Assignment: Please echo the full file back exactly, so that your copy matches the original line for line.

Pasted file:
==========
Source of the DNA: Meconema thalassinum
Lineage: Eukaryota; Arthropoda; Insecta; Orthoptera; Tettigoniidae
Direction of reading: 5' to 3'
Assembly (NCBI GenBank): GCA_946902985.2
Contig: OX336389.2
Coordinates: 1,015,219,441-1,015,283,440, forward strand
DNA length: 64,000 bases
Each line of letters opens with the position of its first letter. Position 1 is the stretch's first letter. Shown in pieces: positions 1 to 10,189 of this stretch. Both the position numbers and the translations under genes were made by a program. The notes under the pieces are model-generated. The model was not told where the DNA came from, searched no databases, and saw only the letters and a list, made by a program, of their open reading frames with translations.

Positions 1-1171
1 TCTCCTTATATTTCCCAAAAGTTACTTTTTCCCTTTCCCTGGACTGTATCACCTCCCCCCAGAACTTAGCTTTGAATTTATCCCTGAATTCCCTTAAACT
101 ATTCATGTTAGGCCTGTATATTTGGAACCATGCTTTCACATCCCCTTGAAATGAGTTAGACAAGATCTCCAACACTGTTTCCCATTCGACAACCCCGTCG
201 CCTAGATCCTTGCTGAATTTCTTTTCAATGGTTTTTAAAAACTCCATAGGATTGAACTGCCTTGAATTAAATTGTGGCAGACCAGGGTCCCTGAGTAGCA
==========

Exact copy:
Source of the DNA: Meconema thalassinum
Lineage: Eukaryota; Arthropoda; Insecta; Orthoptera; Tettigoniidae
Direction of reading: 5' to 3'
Assembly (NCBI GenBank): GCA_946902985.2
Contig: OX336389.2
Coordinates: 1,015,219,441-1,015,283,440, forward strand
DNA length: 64,000 bases
Each line of letters opens with the position of its first letter. Position 1 is the stretch's first letter. Shown in pieces: positions 1 to 10,189 of this stretch. Both the position numbers and the translations under genes were made by a program. The notes under the pieces are model-generated. The model was not told where the DNA came from, searched no databases, and saw only the letters and a list, made by a program, of their open reading frames with translations.

Positions 1-1171
1 TCTCCTTATATTTCCCAAAAGTTACTTTTTCCCTTTCCCTGGACTGTATCACCTCCCCCCAGAACTTAGCTTTGAATTTATCCCTGAATTCCCTTAAACT
101 ATTCATGTTAGGCCTGTATATTTGGAACCATGCTTTCACATCCCCTTGAAATGAGTTAGACAAGATCTCCAACACTGTTTCCCATTCGACAACCCCGTCG
201 CCTAGATCCTTGCTGAATTTCTTTTCAATGGTTTTTAAAAACTCCATAGGATTGAACTGCCTTGAATTAAATTGTGGCAGACCAGGGTCCCTGAGTAGCA